ab975 at main.freenet.hamilton.on.ca
Wed Jun 28 00:58:52 MDT 1995
On Tue, 27 Jun 1995, Ron Press wrote:
> I thought that if the environment changes and the organism adapts
> to these changes and it's offspring inherits them this was
if you're talking about a single organism passing any changes
along in its lifetime, that is the ESSENCE of *Lamarckism* -- and what has
been ABSOLUTELY TABU in the West for many decades...
If you're talking 'organism' in a more abstract group, chosen by
selective pressure over time, THIS is Darwinian Natural Selection.
Natural Selection is very real, and is not being seriously debated. What
IS being debated is the FURTHER effect of supposed Lamarcism...
> In the case of the blacksmith perhaps the muscles are not
> inherited because they are not sufficiently important for the
> survival of the species.
Insofar as they put bread on the smith's family's table, they are
indeed an important factor in the transmission of his genes to his
offspring. The question is: are _his_ muscles any more important than the
muscles of anyone else? Offhand I'd say only trivially so (in historical
perspective. So many people today do not use their muscles NEARLY as much,
I'd say it would quickly become a relatively more important one).
I wonder however about for example
> tallness. People are generally getting taller as I understand. Or
> brain size which we talked about before.
It seems tallness has a lot more to do with environmental stress
in youth than was formerly believed. I have recently learned (if someone
could provide the magazine(?) source, I'd be MOST grateful!) that peasants
in the middle ages were, on average, taller than we are!! (this might be
the _late_ middle ages).
I've always been led to believe that, in fact, WE (homo
industrialis) are the pinnacle of the human form (pun intended), but then,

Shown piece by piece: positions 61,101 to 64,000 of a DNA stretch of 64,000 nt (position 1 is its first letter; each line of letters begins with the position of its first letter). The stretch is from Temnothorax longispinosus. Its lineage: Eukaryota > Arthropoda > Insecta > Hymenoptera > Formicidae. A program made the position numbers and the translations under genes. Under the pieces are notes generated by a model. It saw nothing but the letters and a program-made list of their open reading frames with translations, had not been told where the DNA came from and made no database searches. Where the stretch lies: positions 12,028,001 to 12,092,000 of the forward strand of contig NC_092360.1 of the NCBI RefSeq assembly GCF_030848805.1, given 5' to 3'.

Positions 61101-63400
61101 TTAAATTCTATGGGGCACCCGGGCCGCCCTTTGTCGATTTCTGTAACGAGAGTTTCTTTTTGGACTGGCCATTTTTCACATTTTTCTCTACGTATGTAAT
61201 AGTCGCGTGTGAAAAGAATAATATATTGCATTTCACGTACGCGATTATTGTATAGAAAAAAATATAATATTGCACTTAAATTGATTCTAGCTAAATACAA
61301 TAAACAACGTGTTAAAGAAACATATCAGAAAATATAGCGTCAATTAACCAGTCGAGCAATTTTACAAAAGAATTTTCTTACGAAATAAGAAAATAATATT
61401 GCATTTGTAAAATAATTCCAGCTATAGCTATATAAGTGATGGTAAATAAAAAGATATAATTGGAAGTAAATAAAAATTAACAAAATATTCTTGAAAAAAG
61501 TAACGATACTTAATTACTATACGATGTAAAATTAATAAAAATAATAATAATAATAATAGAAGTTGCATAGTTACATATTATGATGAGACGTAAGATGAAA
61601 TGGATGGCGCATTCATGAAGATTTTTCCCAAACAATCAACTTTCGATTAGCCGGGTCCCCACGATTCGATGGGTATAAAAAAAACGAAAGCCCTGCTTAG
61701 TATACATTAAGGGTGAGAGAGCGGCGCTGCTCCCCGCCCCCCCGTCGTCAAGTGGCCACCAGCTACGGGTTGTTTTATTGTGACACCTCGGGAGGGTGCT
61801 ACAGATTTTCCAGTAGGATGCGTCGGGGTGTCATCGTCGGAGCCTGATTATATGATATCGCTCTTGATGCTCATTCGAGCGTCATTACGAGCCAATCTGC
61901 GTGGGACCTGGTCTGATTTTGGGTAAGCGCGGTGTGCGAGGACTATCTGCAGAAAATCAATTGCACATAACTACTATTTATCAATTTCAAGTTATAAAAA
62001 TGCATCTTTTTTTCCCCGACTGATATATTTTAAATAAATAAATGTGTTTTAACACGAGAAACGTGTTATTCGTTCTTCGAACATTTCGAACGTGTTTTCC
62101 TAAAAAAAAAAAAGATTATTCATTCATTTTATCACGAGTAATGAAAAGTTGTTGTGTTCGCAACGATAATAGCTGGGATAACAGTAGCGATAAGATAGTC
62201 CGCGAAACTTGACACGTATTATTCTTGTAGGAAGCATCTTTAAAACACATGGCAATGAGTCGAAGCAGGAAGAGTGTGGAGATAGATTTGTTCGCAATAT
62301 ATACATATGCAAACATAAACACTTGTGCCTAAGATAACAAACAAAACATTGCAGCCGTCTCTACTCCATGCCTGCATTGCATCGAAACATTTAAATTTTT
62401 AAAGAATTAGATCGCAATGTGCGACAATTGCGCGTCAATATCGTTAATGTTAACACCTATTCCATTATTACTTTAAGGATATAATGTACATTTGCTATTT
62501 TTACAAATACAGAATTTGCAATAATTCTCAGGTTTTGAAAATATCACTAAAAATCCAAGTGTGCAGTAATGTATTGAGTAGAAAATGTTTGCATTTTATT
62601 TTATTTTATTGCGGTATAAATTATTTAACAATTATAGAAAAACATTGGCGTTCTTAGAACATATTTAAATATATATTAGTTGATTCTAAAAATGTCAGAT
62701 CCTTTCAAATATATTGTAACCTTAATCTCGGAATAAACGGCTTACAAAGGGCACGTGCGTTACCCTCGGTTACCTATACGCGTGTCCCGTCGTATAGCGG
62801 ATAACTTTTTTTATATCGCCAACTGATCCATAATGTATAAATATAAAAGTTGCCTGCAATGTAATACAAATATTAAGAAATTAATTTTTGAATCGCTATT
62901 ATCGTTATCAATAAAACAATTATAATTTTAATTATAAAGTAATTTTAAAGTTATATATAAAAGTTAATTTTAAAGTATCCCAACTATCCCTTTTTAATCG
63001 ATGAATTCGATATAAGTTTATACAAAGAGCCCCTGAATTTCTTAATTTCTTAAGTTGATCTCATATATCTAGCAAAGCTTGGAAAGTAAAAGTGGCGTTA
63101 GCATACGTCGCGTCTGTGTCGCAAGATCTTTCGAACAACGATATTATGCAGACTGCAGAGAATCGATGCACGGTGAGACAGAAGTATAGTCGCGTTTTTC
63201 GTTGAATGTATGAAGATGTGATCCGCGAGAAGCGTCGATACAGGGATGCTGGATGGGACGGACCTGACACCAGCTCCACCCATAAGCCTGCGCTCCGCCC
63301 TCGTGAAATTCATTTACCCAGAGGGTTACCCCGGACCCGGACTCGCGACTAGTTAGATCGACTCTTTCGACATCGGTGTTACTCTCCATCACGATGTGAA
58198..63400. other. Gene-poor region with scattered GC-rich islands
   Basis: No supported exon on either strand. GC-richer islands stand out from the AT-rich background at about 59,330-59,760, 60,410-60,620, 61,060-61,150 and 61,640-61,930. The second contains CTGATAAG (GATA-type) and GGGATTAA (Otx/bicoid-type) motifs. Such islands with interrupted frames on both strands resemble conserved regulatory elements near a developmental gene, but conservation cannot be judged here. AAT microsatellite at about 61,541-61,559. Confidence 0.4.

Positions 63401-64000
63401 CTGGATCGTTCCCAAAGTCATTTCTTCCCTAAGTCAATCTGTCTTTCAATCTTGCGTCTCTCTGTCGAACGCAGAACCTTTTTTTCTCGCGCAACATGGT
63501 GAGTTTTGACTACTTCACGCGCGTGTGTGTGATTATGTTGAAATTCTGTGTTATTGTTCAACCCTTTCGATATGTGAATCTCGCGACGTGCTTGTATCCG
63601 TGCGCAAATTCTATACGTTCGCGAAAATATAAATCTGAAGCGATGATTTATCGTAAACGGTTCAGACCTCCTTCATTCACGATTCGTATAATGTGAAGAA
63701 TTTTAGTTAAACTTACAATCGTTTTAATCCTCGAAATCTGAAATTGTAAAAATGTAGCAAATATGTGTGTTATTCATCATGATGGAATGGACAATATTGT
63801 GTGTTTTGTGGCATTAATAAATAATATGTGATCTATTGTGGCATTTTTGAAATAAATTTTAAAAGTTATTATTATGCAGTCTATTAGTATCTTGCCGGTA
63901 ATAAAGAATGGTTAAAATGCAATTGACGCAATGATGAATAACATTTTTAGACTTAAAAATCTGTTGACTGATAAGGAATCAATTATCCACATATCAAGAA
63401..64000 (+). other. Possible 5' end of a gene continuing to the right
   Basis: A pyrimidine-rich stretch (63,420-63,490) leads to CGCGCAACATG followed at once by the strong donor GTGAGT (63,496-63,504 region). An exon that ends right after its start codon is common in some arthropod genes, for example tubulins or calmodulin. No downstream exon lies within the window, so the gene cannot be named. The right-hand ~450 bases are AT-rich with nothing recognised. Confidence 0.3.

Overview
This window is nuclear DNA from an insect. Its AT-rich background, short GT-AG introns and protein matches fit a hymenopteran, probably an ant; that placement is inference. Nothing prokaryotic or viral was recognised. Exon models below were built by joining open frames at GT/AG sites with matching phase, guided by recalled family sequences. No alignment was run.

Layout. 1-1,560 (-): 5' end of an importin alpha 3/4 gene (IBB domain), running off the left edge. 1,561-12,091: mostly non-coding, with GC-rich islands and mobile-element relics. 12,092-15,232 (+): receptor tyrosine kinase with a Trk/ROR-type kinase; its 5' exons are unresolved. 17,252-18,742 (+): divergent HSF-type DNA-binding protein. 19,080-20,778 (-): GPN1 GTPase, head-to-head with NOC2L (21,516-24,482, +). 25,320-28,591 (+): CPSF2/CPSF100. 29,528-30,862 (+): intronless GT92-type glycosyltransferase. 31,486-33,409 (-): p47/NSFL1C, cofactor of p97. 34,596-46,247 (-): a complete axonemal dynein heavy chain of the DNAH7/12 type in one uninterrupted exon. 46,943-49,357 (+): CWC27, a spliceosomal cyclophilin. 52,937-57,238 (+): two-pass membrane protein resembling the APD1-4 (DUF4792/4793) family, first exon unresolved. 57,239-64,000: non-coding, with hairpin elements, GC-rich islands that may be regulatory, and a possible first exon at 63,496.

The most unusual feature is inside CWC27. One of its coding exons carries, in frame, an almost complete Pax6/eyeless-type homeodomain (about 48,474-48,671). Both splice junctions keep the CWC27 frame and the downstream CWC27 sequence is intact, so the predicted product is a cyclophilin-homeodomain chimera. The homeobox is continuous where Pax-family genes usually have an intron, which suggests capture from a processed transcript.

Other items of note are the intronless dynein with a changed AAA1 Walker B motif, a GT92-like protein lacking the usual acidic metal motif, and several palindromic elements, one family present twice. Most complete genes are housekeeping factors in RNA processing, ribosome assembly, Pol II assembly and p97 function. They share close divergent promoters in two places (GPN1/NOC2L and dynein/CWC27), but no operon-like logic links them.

I've often found out that I've been lied to by those in postions of power,
so I'm eager to kick one more crutch out from under the intellectual
edifice that supports capitalism...
As well, our hunter-gatherer ancestors roaming the plains of the
Ice Age appear to have been much larger, more robust, on average, than we
are... We are the result of 10000 years of 'civilization', i.e., 10000
years of constant warfare, oppression and social engineering/cattle
> Are there not significant differences in all these cases? But also
> these differences are not necessarily watertight. Do they not
> overlap at the edges?
There are so many factors, only rigorous analysis could sort out
all the relations...
> I saw some discussion of the idea that evolution in Homo Sapiens
> is not taking place so much in physical characteristics but in the
> organization and ability of the brain to comprehend the world.
I think it's pretty much the case that our brains are not growing
at all in size. I'd say we've reached an evolutionary plateau regarding
our relationship with the planet. We created technology 1000000+ years ago
(when did we discover fire??), and have only really been realizing the
same basic ideer thru all those millenia. Our brains have grown to
encompass the new organizational levels entailed, but that doesn't seem to
be qualitatively different on such a gross physical scale for 100000 years
now. But, now it's reached an overwhelming level for the _first_ time in
ALL history, the 'feedback mechanism' approaching the runaway level which
is dangerous to even ALL other life on the planet!! We are being
'selected', but on the scale of societies more and more. It doesn't matter
how smart a Beothuk or Creek Indian you were, how smart a citizen of
Carthage, of Hiroshima -- you got weeded out. Permanently.
What appears to be more important now is how 'smart' your
'society' is (thus, we are DOOMED!!!!! :)
How individual intelligence matters here in more than a
statistical sense, I don't know (it matters to each of us!!)
> Certainly mental attitudes and approaches are handed down from
> generation to generation. Is this "inherited characteristics?"
This is hard to say which. Nuture is a lot of 'attitude'. It's
vital to the survival of ALL mammals and birds (less so other
vertibrates...) I am certain there is a feedback circuit from what is
learned to what develops in the genes.
> Has human evolution become the evolution of society?
I wouldn't fixate on the society angle solely. It 's the old
'forest for the trees' dichotomy all over again..!!
Jim Jaszewski <jazz at freenet.hamilton.on.ca>
WWW homepage: <http://www.freenet.hamilton.on.ca/~ab975/Profile.html>
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